Recently I came across a wonderful word I’ve never read or heard before — Ikigai. The term is of course, Japanese. Many define it as, a purpose in life. To quote Wikipedia’s author(s), it is “a reason for being.” This particular entry was terse and a bit obtuse, so I searched the web deeper for its history and origin.

    It turns out, Ikigai is a linguistically ripe Japanese term. The word in-of itself has several meanings. It’s also a compound of two important Japanese words. Iki (生き) and kai (甲斐)— which themselves are culturally rich and diverse in meaning.

    Iki, has interesting origins. According to The Structure of Iki the word has origins tied to the Tokugawa (or Edo) Period — which is unsurprising as the Edo Period was known for economic growth, an incredible arts and cultural renaissance. The word iki can literally mean “chic,” or “aesthetics”. The yabo, or city dwellers of Japan were purists and considered farmers or samuri to be devoid of iki — I’m not surprised that Japan wrestled with othering in their historied past. Pretty much every society on the planet has dealt with the problem, some more than others.

    Kai on the other hand is a bit more abstract. I’ve read that some consider the word to mean “ocean” or “shell” — or literally an “armored shell”. Some more imaginative compounds elude to a “beautiful structure.”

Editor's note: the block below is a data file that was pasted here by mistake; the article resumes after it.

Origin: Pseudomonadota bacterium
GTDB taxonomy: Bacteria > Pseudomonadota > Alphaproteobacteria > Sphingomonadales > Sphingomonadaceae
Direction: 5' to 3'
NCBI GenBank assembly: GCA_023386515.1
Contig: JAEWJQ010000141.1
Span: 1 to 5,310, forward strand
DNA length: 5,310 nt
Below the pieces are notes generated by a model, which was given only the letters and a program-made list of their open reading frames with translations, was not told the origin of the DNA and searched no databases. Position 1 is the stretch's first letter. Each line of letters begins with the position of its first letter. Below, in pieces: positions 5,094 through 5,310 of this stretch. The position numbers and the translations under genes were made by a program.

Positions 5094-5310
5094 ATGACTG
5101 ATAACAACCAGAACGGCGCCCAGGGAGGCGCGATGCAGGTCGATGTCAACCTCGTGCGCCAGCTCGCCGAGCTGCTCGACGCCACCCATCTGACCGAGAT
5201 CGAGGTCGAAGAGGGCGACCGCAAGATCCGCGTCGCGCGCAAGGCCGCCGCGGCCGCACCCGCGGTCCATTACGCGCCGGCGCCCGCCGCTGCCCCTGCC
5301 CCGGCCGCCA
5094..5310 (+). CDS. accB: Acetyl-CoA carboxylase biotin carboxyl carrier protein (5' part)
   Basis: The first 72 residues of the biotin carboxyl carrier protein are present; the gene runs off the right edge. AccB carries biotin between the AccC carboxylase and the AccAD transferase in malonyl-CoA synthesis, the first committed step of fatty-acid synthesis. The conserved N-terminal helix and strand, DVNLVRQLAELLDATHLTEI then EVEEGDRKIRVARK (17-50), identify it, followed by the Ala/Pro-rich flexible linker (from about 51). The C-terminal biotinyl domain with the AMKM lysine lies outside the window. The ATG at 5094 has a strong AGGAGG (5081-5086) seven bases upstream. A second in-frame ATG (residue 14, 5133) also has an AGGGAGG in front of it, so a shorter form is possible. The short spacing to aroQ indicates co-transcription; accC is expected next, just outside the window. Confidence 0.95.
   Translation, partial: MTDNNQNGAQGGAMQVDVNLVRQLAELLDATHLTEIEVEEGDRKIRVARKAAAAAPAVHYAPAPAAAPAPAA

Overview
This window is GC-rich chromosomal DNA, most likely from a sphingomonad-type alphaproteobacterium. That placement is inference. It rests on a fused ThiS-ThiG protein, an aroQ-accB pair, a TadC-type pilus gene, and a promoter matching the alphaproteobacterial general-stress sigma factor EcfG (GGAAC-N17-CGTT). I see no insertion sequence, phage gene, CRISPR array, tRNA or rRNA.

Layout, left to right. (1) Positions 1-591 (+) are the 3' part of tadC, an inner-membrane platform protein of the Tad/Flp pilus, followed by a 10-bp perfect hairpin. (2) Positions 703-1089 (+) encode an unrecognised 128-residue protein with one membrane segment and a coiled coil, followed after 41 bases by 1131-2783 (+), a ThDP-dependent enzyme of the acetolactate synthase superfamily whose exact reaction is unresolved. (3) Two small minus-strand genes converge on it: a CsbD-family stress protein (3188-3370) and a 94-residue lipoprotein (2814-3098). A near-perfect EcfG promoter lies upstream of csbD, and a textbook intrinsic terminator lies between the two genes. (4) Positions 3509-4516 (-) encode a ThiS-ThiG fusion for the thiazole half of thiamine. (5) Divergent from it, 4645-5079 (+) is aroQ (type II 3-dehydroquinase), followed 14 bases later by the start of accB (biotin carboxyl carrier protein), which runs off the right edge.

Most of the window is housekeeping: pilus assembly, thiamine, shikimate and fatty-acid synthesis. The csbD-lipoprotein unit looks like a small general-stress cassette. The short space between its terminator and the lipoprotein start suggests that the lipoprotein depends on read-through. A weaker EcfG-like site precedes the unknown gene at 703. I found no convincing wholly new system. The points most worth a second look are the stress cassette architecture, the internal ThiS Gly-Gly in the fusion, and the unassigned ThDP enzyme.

In my search for more answers, I discovered ikigai has become the subject of a western health trend (rolls eyes). I’m quick to disregard this dumb trend. Even if Okinawans has the most living centenarians.  The culture-preying western societies (America included) indulges in re-appropriation pretty much only for the sake of health or dieting tips. It is relentless and in my opinion — stupid. Exploring cultures, is one thing. Stealing, is another.

    I bring this up, because I have a interpretation of ikigai I want to share with you.

    Growing up myself, my brothers and I were completely enamored by the cosmos. We used to debate celestial objects, origins and talk of life on other planets. We watched Cosmos, we made rockets. We dreamt of space. We were young and full of adventure — just figuring it all out you know? Enter Richard Feynman. In college, I used to listen to his lectures for fun and on those late nights (the You’veTube heydays), pondering my place in the universe — Feynman calmed me down, reminding me I’m not at the center of the universe. This quantum soup we’re all swimming in… we’re just barely holding on here on Earth.

    He gave such great lectures, and was just filled with joy to talk about the mysteries of nature. To me, Feynman completely personifies the definition of ikigai so wonderfully. He spoke with such an innate understanding of his purpose here (and the purpose of physics for that matter). Perhaps he was just a grateful dude. But, I know I’m not the only one that feels that way about him